On Tuesday, March 28th, Brewster High School hosted the screening of documentary and best-selling novel Most Likely to Succeed, by Tony Wagner and Ted Dintersmith. This documentary is compelling and pertinent to our times in terms of educational value; whether you’re a child in school, a faculty member, administration member, or parent, there is an important lesson to be learned, and the unorthodox method of teaching introduced by this documentary may just be what students need to truly be successful.
Most Likely to Succeed debunked the education system and its traditional structure, beginning 124 years ago, during the dawn of the Industrial Revolution. In 1843, the Prussians styled a system of learning similar to their organized armies: they divided up instruction by age, ability and subject matter. Horace Mann, a well-known reformer for American education, brought this knowledge back with him to the U.S., where it was enacted by the fathers of the Industrial Revolution. Eventually the Committee of Ten, a working group of educators, developed the standard curriculum which outlined a set of must-know subjects, that we all recognize today: English, modern language, math, and the sciences.
This educational curriculum has not changed since 1892: and that’s where things get hairy.
By the late 90s, we began to realize that middle class income shrunk, while the economy grew, leading us to hire fewer and fewer people. On top of that, computers began to replace human activity. The biggest exponential boom of technology began with 7 supercomputers built by IBM. One computer was able to beat a world champion chess player. Another, Watson, defeated a 73-time Jeopardy winner. As computers and robots grew smarter and more capable, we started to question: What do people do for a living when mental power and muscle power are both no longer relevant?
It’s current day. We have now entered the Innovation Era, filled with out-of-this-world technology and machines that do our jobs for us. As for students in school, there is no more being “perfectly average,” and the job market is increasingly competitive. Living in a society in constant flux, many are realizing that some things in our lives need serious improvement: and it all has to do with the future of our children.
Enter High Tech High School, an unconventional, yet effective public high school which boasts 50% lower income, less micromanaging, and a socioeconomically diverse student body. With no bells, no division of time, and combined subjects, students experience an atypical amount of intellectual freedom. In addition, teachers can teach however they want and as much as they want.
But how are students assessed? To understand that, we must explore so called “soft skills,” otherwise known as valuable traits that students actually need to become successful: traits like confidence, collaboration, perseverance, time management, autodidacticism, critical thinking, and empathy. See, it’s not the retention of knowledge that’s important—after all, content is free, thanks to the internet. But skills that teach kids how to apply their learnings and be active in their jobs will benefit them far more than the memorization of disposable knowledge.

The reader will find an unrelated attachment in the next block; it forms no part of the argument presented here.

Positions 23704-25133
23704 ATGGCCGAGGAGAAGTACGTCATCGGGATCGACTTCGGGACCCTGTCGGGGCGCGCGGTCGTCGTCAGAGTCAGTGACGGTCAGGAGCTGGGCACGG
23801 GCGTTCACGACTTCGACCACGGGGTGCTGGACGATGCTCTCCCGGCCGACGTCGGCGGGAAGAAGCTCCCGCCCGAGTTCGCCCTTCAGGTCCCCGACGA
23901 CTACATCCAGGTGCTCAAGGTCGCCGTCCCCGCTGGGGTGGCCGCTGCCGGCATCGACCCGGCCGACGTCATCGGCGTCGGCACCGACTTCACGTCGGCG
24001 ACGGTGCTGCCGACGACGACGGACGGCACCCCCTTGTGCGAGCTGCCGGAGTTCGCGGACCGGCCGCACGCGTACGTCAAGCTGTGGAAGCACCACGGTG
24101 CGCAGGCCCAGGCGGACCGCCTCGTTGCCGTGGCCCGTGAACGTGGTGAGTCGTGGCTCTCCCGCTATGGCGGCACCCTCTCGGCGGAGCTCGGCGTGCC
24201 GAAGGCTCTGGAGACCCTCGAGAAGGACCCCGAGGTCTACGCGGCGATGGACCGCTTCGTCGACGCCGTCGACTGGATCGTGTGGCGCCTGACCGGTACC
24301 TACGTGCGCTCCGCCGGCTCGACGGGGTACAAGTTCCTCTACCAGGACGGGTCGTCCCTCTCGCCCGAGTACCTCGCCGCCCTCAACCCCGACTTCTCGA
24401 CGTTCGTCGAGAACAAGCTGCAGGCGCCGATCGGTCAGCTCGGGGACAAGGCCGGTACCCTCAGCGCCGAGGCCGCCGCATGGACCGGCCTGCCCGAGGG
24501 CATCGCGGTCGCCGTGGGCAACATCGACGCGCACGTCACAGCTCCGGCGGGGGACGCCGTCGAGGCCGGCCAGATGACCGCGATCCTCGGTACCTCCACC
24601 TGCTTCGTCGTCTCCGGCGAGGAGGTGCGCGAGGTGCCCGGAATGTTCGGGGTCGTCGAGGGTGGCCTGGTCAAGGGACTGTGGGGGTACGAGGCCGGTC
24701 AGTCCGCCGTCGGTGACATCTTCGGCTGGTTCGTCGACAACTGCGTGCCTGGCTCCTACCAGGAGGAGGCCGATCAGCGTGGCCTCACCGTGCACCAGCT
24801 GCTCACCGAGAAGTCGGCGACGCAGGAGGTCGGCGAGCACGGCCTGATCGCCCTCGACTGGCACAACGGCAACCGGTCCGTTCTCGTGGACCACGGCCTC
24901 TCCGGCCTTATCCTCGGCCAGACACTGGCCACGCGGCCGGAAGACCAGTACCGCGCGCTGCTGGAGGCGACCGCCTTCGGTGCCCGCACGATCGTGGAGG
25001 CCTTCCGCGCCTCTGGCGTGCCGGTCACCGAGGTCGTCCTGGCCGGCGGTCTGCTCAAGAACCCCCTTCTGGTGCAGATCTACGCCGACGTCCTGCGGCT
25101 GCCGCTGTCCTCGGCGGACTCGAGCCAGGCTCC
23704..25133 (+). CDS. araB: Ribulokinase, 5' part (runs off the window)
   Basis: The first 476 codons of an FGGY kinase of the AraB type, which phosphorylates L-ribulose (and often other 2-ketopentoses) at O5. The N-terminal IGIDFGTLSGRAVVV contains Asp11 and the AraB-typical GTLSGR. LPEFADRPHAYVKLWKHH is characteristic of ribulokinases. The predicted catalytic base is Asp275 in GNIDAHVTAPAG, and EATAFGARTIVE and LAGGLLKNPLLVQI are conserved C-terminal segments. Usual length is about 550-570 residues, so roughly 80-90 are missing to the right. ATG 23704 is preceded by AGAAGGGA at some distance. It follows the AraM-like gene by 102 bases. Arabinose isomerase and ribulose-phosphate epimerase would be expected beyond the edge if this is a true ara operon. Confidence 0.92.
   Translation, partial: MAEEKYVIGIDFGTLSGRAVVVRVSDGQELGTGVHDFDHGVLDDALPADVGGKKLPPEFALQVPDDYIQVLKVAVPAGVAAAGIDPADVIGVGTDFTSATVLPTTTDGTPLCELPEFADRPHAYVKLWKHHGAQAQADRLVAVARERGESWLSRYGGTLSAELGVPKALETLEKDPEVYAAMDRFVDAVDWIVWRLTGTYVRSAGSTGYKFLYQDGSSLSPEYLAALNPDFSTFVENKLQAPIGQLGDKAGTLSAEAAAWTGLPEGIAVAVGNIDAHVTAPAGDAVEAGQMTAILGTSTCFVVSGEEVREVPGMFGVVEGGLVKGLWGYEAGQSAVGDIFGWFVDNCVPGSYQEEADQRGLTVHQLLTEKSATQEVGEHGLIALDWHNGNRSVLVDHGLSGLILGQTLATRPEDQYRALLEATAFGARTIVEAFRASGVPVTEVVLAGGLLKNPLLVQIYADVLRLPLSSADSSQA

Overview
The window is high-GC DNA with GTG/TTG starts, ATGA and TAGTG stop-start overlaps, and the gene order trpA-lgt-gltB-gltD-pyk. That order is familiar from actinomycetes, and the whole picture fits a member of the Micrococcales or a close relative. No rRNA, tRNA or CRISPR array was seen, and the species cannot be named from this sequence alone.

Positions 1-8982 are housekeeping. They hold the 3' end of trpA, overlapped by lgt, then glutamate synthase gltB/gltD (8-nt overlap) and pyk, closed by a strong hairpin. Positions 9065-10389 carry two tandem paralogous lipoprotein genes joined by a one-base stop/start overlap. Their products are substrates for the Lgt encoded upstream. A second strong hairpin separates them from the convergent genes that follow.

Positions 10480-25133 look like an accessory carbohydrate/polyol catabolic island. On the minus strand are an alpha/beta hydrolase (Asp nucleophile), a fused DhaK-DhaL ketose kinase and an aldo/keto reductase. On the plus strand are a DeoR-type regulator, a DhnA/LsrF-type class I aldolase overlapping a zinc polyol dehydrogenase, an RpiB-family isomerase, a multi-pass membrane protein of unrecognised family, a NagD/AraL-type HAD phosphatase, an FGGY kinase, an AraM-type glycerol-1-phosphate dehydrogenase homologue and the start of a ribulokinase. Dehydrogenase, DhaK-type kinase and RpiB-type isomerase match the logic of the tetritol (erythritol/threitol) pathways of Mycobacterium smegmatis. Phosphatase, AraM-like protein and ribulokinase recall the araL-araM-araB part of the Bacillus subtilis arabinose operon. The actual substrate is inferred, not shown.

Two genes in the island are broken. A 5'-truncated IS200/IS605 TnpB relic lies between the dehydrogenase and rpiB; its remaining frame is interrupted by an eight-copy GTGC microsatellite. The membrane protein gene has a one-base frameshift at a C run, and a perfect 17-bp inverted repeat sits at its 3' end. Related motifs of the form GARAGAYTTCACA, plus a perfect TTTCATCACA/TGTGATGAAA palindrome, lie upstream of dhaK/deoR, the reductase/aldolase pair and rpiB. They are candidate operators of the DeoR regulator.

When it comes to college, students are used to focusing on factual recall tests such as the SAT or ACT, yet it’s fruitless to assess students in such an unrealistic environment. After all, you will never be asked to sit down and regurgitate information in the form of a three hour test. The internet is our greatest resource and asset! We must use it for our own benefit. Standardized methods neglect the fact that students are people with real feelings and real motivations. This nation is obsessed with numbers, and standardized tests are a way for our country to aggrandize its numerical improvement. But students need to stop being treated like just another data point. And High Tech High is out to change that.
Here, students are judged by long term group projects planned around a large public exhibition. This gives students a chance to create something with a sense of purpose and demonstrate their growth tangibly, but without the grades. This system fulfills an education that values the planting, growing, and evolution of a promising student. Gardeners can’t make a seed grow, but they can create the right conditions for it to happen.
Most Likely to Succeed addresses the faults of our education but offers a potentially transformative solution which will guarantee success and better prepare students for the upcoming era. We must realize that 65% of today’s grade-school children will end up in jobs that haven’t been invented yet; millennials will have 15-20 jobs over the course of their working lives; and creativity will become one of the top three skills in demand by 2020, according to the World Economic Forum. Our Superintendent of Schools, Dr.Valerie Henning-Piedmonte stresses the importance of the Strategic Coherence Plan because it’s critical to the work of the system. She says, “content is no longer king,” meaning we need to start guiding students in a direction that accommodates for this changing time. It’s imperative if we want this generation to have a successful future.
If you ever have the chance, read Most Likely to Succeed. It will rethink the way we approach education and will redefine success in a way that tailors to the unfamiliar territory of the Innovation Era. Get involved with your school board and raise your voice: before you know it, the norms of education will be completely reimagined.
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